I’ve always thought diversity is an important thing, which is why Linux’ hegemony on servers, as great as it is, can also be a threat for future network stability.
Most people having something to do with computers have probably come across the BSD term at one point or another, yet not everyone is aware of OpenBSD and FreeBSD being reasonable alternative Operating Systems with their own strengths.
Since my previous laptop was way too fragile to be a mobile computer any longer, I had to relegate it to a virtualisation server and start the hunt for a powerful, mobile and flexible laptop.
Easier said than done, after much researching I settled in May 2019 for a ThinkPad A485 as being the closest thing to a good trade-off for me. Amongst other things it features an AMD Ryzen™ processor and 32G RAM.
There is a great article covering support for this laptop on OpenBSD.
Since it’s not the case for FreeBSD and, at that point, support for this laptop was not ideal, this is intended as some kind of documentation that will hopefully help other people in the near future, that is in the transition to full support.
The wish to document this started when someone asked on the
freebsd-current Mailing List about getting the A485 to work with FreeBSD.
Note: This can be copied / adapted to be on the FreeBSD wiki. Let me know if you adapt it. Sadly the username policies go against my strong preference for pseudonymous internet. Not that figuring out “real names” would be difficult for really interested parties, it’s just a matter of preference and online identity.
Installing FreeBSD on an AMD Ryzen™ laptop is not as easy as it could be these days, support in 12-RELEASE is not quite there due to some peculiarities in ACPI, FreeBSD bug #231760 tracks that.
That bug report also lists the necessary workaround to manage to boot and install FreeBSD on the A485:
hw.pci.mcfg kernel parameter must be set to
0, that’s done from the boot loader by typing
After installation, it is quite important to edit
/boot/loader.conf and add a line with
hw.pci.mcfg=0, that way the system will be able to boot without manual intervention.
For those willing and knowledgeable enough to compile and debug things, 13-CURRENT is where development happens, and diff D20327 just landed! This means I can stop maintaining my own branch :-).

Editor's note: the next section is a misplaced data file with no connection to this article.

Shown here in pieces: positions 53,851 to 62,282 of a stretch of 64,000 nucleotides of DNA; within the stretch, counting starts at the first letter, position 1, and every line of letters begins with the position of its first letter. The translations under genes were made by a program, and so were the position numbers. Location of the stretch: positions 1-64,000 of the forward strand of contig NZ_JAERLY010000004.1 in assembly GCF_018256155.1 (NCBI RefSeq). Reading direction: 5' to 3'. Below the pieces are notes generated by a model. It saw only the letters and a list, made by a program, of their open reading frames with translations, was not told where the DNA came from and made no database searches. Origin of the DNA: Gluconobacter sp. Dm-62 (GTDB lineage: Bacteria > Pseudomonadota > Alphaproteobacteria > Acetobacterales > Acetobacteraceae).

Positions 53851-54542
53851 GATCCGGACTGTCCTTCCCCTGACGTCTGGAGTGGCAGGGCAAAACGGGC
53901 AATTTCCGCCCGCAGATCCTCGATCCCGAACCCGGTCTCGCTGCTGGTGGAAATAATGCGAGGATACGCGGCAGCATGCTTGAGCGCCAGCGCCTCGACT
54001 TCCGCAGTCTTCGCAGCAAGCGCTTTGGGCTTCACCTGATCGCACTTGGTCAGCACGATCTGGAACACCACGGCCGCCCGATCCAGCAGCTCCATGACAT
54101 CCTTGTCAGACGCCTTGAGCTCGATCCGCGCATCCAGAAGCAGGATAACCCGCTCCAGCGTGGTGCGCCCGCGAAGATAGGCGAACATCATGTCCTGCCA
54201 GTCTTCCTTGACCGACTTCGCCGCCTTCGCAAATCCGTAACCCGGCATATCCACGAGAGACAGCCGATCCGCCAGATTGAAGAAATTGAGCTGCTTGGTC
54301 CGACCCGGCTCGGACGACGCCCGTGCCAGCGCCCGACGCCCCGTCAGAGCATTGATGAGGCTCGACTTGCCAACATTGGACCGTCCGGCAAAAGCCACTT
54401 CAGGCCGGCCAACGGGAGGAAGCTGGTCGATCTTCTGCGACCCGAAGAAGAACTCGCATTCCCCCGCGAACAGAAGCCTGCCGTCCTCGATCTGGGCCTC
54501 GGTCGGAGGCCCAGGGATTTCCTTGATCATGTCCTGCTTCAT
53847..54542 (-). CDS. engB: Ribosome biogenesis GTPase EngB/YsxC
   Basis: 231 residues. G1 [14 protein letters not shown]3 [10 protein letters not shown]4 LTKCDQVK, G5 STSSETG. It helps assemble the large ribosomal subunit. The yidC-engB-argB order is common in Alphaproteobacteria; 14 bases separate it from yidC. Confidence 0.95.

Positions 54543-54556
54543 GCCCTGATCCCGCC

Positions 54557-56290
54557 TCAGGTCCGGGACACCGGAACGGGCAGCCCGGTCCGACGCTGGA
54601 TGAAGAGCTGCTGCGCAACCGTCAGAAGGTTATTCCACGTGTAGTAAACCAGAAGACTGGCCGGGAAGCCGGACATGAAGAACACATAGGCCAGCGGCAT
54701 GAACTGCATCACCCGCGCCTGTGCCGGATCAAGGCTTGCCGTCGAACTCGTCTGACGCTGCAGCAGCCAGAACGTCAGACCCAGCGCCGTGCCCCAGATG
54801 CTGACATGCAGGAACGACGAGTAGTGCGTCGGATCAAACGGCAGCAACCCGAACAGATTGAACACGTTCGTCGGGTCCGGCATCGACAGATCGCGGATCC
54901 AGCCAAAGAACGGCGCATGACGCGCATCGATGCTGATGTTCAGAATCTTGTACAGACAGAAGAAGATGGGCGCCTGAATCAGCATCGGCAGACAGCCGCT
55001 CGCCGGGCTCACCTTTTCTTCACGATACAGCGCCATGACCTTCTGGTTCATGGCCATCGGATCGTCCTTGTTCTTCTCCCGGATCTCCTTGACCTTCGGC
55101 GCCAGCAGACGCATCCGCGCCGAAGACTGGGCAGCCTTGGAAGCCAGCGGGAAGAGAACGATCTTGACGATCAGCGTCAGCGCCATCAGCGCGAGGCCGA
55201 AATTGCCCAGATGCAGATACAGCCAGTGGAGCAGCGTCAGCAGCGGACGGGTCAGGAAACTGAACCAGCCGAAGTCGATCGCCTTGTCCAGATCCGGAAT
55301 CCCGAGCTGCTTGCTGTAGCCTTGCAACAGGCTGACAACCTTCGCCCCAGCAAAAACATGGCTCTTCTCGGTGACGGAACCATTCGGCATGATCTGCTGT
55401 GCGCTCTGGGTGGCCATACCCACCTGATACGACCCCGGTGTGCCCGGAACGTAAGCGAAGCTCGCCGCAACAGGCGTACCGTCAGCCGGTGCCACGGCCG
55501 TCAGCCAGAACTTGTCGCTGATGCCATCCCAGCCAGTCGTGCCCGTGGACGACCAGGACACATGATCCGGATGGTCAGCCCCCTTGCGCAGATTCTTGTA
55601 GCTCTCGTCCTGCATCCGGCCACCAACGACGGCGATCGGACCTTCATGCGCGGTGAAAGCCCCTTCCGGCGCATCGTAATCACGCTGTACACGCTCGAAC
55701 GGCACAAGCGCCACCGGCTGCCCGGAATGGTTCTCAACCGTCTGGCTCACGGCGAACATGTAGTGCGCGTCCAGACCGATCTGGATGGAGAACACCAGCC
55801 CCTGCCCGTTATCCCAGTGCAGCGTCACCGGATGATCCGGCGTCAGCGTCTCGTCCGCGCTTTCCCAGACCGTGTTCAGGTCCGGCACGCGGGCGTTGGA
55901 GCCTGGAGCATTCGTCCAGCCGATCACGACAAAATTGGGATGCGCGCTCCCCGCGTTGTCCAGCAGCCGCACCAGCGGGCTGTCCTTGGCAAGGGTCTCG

As of this writing, the latest installation media dates August 1st 2019, which is about 48 hours too old, so the above kernel parameter is still needed to install FreeBSD on a new A485 for those tracking 13-CURRENT, but it can be removed from
/boot/loader.conf after compiling and installing
Whenever an image is built after August 3rd 2019, it should not need the kernel parameter, check here to see if it has happened.
Note: 13-CURRENT is not intended to be used if you can’t fix things yourself or are not willing to debug them. If, however, like me you are curious about the development process and want to be detecting issues before they hit 12-RELEASE, it can useful to use 13-CURRENT.
After installing FreeBSD on the A485, the system behaved well over all but I was experiencing some random kernel panics, which I could reliably trigger by stressing a WireGuard VPN connection; that sent me down the wrong path until Konstantin mentioned in bug #239351 that AMD is very secretive about processor features and erratas, which are sometimes fixed in BIOS, so I should make absolutely sure I had the latest BIOS.
In early June 2019, my A485 came with BIOS version 1.16, but in July 2019 versions 1.22 and 1.24 came out, apparently one of these versions fixed something in the way the processor is used, which totally fixed these random panics.
X is the best terminal multiplexer around, luckily this is supported out of the box these days both in 12-RELEASE and 13-CURRENT.
Support for the graphics card is done through the
drm-kmod port, which automagically installs and loads the appropriate drivers.
Without this, external screens or graphics acceleration cannot be used.
Under 12-RELEASE this worked perfectly fine with
4.16.g20190722 until I upgraded the BIOS to 1.24.
After this upgrade, the system started hanging after boot when trying to load the graphics driver.
On a message on the mailing list someone had suggested previously to test version
drm-kmod, as the first wrong hint at tackling the random panics involved this port.
5.0 on 12-RELEASE involves building the port from source, which I didn’t try, but should be doable.
After the BIOS upgrade to 1.24, 13-CURRENT with
drm-kmod also stopped booting, since this is a development release, it was slightly easier to fix than compiling a newer version of the port, indeed there is a
drm-devel-kmod port, which has version
With this newer version of
drm-kmod, FreeBSD boots into X without issues.
The A485 comes with a Realtek RTL8822BE, which is not supported, luckily enough it can be swapped by an Intel Dual Band Wireless-AC 8265, which is.
Adding support for this wireless card is as simple as adding following to
# Wireless Intel AC8265 # Not strictly necessary, but the Realtek that is shipped is not supported # You can easily (and carefully) change the wireless cards. if_iwm_load="YES" iwm8265fw_load="YES"
The SD card reader is currently not supported, bug #204521 is tracking this and has a bounty of 175 USD (mostly from arrowd, but I added to the bounty).
rtsx should be ported from OpenBSD.
Solved by D20327, and therefore in 13-CURRENT images built after August 3rd 2019.
Workaround for 12-RELEASE is booting with
set hw.pci.mcfg=0 and setting
Solved by upgrading BIOS to 1.24 or newer.
Can be swapped by an Intel AC8265, ideally there would be drivers for Realtek cards, but that’s harder to manage.
Bounty of 175 USD,
rtsx needs porting from OpenBSD to FreeBSD.